The goal of this venture is for one to accumulate the necessary skills & knowledge to land their first jobs.
But apart from understanding "what" something is, over the years, the preliminary knowledge required to land your first job has expanded to also cover topics which help one not just write software that works, but also write "good code".
Most aspiring software engineers nowadays are advised to read up about the SOLID principles, about what "clean code" is, they're also taught to split up their applications using the MVC "architecture" and have separate models, views and controllers.
Concepts vs. Principles
The difference between learning how a linked list works and what the S in SOLID stands for is that the former is a concept which is easier to understand as it solves a problem much more familiar to a beginner - it helps one efficiently store data in particular use-cases.
The Single Responsibility Principle, on the other hand, is a principle which has been carved out in our software engineering books thanks to the deliberate efforts of generations of programmers who've accumulated years of both good and bad experience and they've distilled what they've learnt into a single-lined principle.
But the simplicity of it is deceptive.
Memorising a single-lined principle and a few examples of applying it it simple and anyone can do it. Any junior developer learns to cite the S in SOLID by heart before their first job interview.
However, it is much more challenging to understand it.
To understand and appreciate the solution, one must first understand the problem it solves.
Then, you can look at the principle as a clever approach to dealing with a common problem.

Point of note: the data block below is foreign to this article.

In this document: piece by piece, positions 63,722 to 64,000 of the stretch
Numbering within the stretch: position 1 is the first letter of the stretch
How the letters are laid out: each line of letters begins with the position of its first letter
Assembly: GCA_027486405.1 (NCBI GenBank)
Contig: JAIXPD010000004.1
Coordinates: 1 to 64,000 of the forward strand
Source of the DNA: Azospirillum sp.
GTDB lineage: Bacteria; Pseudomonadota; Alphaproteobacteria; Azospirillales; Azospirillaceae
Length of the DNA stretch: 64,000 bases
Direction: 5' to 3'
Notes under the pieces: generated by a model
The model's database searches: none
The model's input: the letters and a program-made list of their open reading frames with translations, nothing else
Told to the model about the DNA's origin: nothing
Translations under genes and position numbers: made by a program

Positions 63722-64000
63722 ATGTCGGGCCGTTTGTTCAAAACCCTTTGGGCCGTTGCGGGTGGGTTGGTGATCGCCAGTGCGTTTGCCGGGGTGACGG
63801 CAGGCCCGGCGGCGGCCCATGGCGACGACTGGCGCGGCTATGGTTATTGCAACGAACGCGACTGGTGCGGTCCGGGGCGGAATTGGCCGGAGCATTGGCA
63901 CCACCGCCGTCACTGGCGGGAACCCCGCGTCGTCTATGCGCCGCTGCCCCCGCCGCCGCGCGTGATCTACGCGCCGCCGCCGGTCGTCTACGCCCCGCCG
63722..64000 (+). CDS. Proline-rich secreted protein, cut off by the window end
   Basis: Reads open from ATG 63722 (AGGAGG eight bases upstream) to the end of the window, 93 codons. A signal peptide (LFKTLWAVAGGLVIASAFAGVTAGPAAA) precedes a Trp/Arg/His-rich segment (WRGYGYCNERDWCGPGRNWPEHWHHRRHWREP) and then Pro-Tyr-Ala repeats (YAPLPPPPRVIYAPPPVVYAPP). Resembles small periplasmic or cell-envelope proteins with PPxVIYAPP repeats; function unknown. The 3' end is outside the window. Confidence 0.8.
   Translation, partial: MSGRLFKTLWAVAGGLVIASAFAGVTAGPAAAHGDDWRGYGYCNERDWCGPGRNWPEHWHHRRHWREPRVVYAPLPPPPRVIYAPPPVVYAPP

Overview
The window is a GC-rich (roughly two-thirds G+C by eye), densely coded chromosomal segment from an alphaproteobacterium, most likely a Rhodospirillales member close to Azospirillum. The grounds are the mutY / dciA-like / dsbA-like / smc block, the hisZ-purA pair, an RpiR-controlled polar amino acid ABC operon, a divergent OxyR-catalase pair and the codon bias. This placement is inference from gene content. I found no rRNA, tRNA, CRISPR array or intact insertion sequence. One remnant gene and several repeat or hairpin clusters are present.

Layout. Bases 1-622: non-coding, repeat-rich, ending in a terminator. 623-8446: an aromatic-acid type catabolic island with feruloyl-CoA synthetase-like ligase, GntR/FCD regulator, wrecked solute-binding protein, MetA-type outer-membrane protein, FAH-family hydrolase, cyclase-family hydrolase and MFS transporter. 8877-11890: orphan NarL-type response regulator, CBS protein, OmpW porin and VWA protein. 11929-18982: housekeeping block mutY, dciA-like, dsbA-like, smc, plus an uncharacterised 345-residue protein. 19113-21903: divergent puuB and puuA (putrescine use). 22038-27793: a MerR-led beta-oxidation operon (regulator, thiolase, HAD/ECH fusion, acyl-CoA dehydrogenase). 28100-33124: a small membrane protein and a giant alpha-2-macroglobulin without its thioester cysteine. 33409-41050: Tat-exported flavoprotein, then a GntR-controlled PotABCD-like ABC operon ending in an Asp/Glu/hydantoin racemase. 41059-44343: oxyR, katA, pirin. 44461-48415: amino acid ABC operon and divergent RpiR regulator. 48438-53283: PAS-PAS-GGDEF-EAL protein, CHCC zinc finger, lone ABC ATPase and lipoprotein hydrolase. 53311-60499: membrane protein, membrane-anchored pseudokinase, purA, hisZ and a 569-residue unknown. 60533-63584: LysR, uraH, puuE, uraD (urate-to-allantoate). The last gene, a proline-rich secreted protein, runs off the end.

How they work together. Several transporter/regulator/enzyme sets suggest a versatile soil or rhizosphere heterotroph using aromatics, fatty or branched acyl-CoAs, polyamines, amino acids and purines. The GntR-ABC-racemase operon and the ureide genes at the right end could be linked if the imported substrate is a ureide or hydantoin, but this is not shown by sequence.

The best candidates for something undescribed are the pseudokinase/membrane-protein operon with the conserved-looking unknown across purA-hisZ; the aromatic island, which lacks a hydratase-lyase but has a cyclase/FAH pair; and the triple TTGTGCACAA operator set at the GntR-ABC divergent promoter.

Trying to use a principle without understanding the problem it solves is like trying to use a hammer when you don't know what a nail is.
But we as a society, have always tried to circumvent the long and hard road to true understanding. We're always looking for the shortcut.
Hence, we are teaching what SOLID is quite well, but we're not teaching why it exists or what problem it solves nearly as well.
Suddenly, you receive a hammer and everything looks like a nail you can hit.
Good and Bad Practices
Thanks to all this, we've developed the concepts of good and bad practices.
We've come so far as to be disgusted from certain patterns in our codebases. Using a global variable or directly initialising a dependency in your class instead of using dependency injection is considered a sin.
Because it's a "bad practice". It is not "clean code".
However, in programming there are no perfect choices. There are only trade-offs.
Every little idiom or witty technique you apply in your codebase has a cost associated with it. Most often, that cost is in increasing the complexity of the codebase.
After you do this too many times, it suddenly takes an hour to initialise a simple utility class you need for a small part of the larger task you are solving.
You want to directly construct a new class? No, you can't do that. You should use a factory instead. But wait, to make things even more sophisticated, we'll make it a "builder factory" so that the code is "extensible".
This vicious cycle continues to a point where you have a small project, for which you need people with PhDs in software design to understand. And I've actually seen that.
I've worked on a giant project with half a million lines of code, which is easier to understand than a 10k lines project.
That is the price we pay for over-engineering by blindly following the "good practices".
Oh, and by the way, this problem extends beyond code. It has become prevalent in our system designs as well.